For Club and Country Southwell City 1914-18

Having come across a Southwell team photo taken in 1911 I have spent some time researching the lives behind each of the names and the impact of World War One on the team. As the Centenary years of WW1 drawn to a close the outcome on the War devastated our team.

Of the players from the Southwell squad who won the Newark and District Challenge Cup in the 1910/11 season almost half would lose their lives in the conflict 1914-18, others came home wounded and traumatised.

I hope that the brief summary below will at least bring some of the names to life. As we see those named on posts around our town and gather at the Burgage next Sunday please pause to remember them all.

Two brothers Sam and Arthur Humberstone both played for the team and worked at Carey & Sons lace factory. Sam lived on Westgate with his wife and two young sons. The brothers enlisted with the 1/8th Sherwood Foresters and would leave Southwell with the Battalion in August 1914. Both were promoted to Corporal whist in France. Sam was killed in action in June 1915 his younger brother Arthur two years later.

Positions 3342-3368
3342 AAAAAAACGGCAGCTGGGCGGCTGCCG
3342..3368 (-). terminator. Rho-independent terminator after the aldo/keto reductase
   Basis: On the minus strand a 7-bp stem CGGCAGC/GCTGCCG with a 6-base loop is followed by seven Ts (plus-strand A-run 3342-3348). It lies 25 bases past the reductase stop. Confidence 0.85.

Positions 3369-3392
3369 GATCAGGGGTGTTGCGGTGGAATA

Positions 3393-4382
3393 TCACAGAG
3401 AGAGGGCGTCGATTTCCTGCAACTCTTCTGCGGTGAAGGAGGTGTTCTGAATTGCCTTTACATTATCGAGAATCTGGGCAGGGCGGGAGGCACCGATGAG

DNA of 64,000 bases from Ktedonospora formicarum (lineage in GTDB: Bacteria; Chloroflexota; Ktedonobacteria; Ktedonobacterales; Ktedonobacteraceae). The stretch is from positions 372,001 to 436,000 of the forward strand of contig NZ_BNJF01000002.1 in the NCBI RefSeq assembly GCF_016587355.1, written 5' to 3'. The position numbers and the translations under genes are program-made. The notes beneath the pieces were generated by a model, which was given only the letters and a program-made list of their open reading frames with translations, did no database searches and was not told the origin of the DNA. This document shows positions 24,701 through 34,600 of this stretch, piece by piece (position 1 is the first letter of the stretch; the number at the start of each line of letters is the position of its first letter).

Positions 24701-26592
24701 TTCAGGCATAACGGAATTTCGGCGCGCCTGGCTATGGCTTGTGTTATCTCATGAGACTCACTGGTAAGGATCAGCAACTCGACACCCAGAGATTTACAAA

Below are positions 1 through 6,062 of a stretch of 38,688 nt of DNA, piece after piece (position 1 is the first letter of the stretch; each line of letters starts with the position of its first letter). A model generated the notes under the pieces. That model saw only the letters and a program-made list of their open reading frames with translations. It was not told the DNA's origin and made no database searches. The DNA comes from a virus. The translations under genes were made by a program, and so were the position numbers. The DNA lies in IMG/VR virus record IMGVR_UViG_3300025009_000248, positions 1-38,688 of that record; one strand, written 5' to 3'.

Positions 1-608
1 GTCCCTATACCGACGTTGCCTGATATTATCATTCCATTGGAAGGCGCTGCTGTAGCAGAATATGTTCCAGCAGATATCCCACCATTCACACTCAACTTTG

Herbert Kirk, also an employee of Careys, the team’s striker of Burgage Lane enlisted in June 1915 and went to France in July 1916. In one season he scored 51 goals for Southwell City and went on to play professionally for Mansfield Mechanics. Herbert was killed in action in October 1916.

Edwin Gilbert of Dover Street was killed in action in March 1916 (the Gilbert family would also suffer the loss of Edwin’s younger brother Jack who, having survived 4 years on the battlefields of France, died of his wounds just a week before the end of the war in November 1918).

The team’s goalkeeper John Watson formally of Sheppards Row and employee of the Southwell Co-op store would also be killed in France in 1916 and is buried there along with many of his comrades.

Others from the team survived the war but would return home to a very different town. These included Alfred Townsend. Having lost both his parents prior to 1910 the war claimed the lives of both his younger brothers, Walter and Robert.

In this the final Centenary year of World War One we remember them all.

The full article will be in the next issue of the Bramley. It has also now been published on our website here.